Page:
I used to think I was a good writer, after all, for the past five years I have written at least one legal blog or webpage almost every day (and usually much more than this). I have always prided myself in having an extensive online legal library which could match even the top law firms and I no longer accept commissions to write 400-word SEO-type articles, and instead work for clients who want to develop a loyal readership.
However, I have recently been trying to write a novel. To be honest, I have been trying to write a novel for the past two years. So far, I have committed around 1,500 words to paper.
And all of them are bloody dreadful.
People believe writing is a talent. It’s not. It’s a skill, a craft. And like any skill, you must learn and practice it for years to get really good. The internet is awash with content and most of it is bad (I am including mainstream news media). To access quality material, you need to dig deeper and look at websites such as Brain Pickings, Wait But Why, Critical Legal Thinking, and The Electric Typewriter, to name a few. The trouble is, most people don’t know these exist and therefore think good content is short, free from complex ideas, and stuffed full of keywords. This was good content five years ago. Now it is just fodder that can be produced by any hack calling themselves a copywriter and charging £25 (not per hour, per 500 word ‘article’). A law firm that relies on this sort of content may get a slight SEO boost (and as Google focuses on quality, even this will become negligible), but they will never provide value to a prospective client or build a readership.
So how can you and I become better writers? Recently, I read an article entitled Hilary Mantel’s Rules For Writers where she suggested anyone wishing to write should purchase Dorothea Brande’s Becoming a Writer and follow the suggestions in her book. Not being one to ignore the advice of a two-time Booker winner, I duly complied.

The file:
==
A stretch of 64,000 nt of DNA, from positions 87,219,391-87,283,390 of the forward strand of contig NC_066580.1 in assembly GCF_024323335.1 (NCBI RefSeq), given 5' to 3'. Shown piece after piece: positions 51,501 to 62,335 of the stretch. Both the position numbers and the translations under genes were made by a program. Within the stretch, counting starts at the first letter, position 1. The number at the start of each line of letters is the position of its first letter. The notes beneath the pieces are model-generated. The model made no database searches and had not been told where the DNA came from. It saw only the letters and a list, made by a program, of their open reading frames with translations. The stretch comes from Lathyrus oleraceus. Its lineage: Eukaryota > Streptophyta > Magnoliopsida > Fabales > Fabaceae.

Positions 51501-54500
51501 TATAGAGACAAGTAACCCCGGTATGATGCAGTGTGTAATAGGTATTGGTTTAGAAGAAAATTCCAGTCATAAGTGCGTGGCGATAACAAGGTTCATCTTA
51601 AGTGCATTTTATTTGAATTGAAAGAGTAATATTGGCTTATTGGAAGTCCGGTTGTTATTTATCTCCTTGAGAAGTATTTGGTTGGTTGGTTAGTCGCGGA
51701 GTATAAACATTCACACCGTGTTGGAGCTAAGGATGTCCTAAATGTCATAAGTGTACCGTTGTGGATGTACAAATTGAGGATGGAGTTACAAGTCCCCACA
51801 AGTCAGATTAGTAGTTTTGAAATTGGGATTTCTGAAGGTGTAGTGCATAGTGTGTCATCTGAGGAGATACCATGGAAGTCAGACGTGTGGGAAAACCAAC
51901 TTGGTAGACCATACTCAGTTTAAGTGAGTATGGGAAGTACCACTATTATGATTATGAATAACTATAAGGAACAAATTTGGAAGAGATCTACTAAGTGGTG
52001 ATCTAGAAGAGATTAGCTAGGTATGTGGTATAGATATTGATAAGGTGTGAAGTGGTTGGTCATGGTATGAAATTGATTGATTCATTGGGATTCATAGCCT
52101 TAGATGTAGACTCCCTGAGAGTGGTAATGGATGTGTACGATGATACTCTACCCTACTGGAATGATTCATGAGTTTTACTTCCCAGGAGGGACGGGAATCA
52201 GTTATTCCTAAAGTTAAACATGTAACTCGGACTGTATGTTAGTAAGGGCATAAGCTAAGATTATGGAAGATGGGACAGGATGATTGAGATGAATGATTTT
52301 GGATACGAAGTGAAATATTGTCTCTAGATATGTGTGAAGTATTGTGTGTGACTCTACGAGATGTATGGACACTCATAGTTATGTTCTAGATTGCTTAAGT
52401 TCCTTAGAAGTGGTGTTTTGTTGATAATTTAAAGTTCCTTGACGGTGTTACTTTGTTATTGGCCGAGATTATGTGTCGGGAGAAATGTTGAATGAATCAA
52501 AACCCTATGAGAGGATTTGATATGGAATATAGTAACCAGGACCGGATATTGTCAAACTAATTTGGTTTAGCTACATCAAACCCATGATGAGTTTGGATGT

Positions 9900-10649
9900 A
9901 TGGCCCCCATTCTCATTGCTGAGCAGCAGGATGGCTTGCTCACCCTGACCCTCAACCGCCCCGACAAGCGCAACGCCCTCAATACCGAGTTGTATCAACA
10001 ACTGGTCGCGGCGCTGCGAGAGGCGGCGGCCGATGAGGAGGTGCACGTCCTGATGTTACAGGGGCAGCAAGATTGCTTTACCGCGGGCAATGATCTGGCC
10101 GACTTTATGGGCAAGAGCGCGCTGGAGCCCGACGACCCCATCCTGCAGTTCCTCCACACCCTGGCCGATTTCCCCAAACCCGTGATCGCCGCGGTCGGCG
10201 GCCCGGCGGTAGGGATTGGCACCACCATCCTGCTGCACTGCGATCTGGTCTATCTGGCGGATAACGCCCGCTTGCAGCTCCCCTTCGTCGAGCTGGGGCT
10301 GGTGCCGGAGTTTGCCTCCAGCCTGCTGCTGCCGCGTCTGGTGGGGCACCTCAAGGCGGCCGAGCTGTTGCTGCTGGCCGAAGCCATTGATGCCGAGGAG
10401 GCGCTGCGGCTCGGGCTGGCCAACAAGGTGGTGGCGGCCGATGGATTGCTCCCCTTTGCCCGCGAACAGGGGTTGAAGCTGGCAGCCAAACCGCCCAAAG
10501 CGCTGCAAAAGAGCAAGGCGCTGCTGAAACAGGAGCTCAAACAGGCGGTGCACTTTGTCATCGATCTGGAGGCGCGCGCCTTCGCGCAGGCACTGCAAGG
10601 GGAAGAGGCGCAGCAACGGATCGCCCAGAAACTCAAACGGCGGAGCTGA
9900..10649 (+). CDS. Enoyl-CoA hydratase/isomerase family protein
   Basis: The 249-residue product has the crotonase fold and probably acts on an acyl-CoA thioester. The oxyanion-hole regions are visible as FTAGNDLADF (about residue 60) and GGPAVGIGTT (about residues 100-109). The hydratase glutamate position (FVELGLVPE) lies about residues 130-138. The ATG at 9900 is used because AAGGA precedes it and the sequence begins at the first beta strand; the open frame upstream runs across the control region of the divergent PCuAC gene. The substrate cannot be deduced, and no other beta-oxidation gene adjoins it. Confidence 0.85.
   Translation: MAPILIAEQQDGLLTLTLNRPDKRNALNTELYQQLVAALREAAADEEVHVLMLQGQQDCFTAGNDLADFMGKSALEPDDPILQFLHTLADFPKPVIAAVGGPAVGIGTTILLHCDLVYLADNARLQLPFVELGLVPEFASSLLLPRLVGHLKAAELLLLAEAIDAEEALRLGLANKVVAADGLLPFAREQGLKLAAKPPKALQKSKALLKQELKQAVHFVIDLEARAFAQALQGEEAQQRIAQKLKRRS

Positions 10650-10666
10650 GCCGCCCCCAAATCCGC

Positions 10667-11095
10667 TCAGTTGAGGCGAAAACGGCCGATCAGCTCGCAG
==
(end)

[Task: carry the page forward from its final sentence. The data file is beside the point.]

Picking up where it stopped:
Reading as a writer
Despite having read voraciously since childhood and being fanatical about my home library, I discovered in reading Dorothea Brande’s book that I have never read critically and have no idea how to. Ms Brande recommends that to read as a writer, you should read everything twice. The first time as freely and quickly as you would normally devour a book, article, or poem. After this initial reading, set the work aside and write down a summary of what you thought it was about and your impressions. Examples include:
- what scenes stand out in your mind?
- is the dialogue natural or stylised?
- were the characters well drawn and did they develop throughout the novel?
Once you have completed your synopsis, read the piece again, but this time slowly. Ms Brande states that as you already know how the story will end, see if you can spot clues that lead to the conclusion throughout the work. Go over particular passages and make sure you understand the author’s full meaning. Examine how contrast is achieved and how the writer moves from one scene to another. In the case of non-fiction, critique how the argument is presented and developed.
Ms Brande states that with practice, reading things twice will become unnecessary and you will be able to read for enjoyment as well as critically, first time around.
Putting reading as a writer into practice
Everyone will have their own method for learning to read so they can write better. For me, I have committed to spending the next year reading all the 150 best magazine articles of all time and the following 12 novels:
- Anna Karenina
- To Kill a Mockingbird
- The Great Gatsby
- One Hundred Years of Solitude
- A Passage to India
- Invisible Man
- Don Quixote
- Mrs Dalloway
- Things Fall Apart
- Jane Eyre
- The Colour Purple
As I progress, I will publish my synopsis which hopefully will help me and you, dear reader, figure out why these articles and novels are so universally admired and how we can develop some of the author’s skills to improve our creative work.
First up will be The Kentucky Derby is Decadent and Depraved by Hunter S. Thompson.
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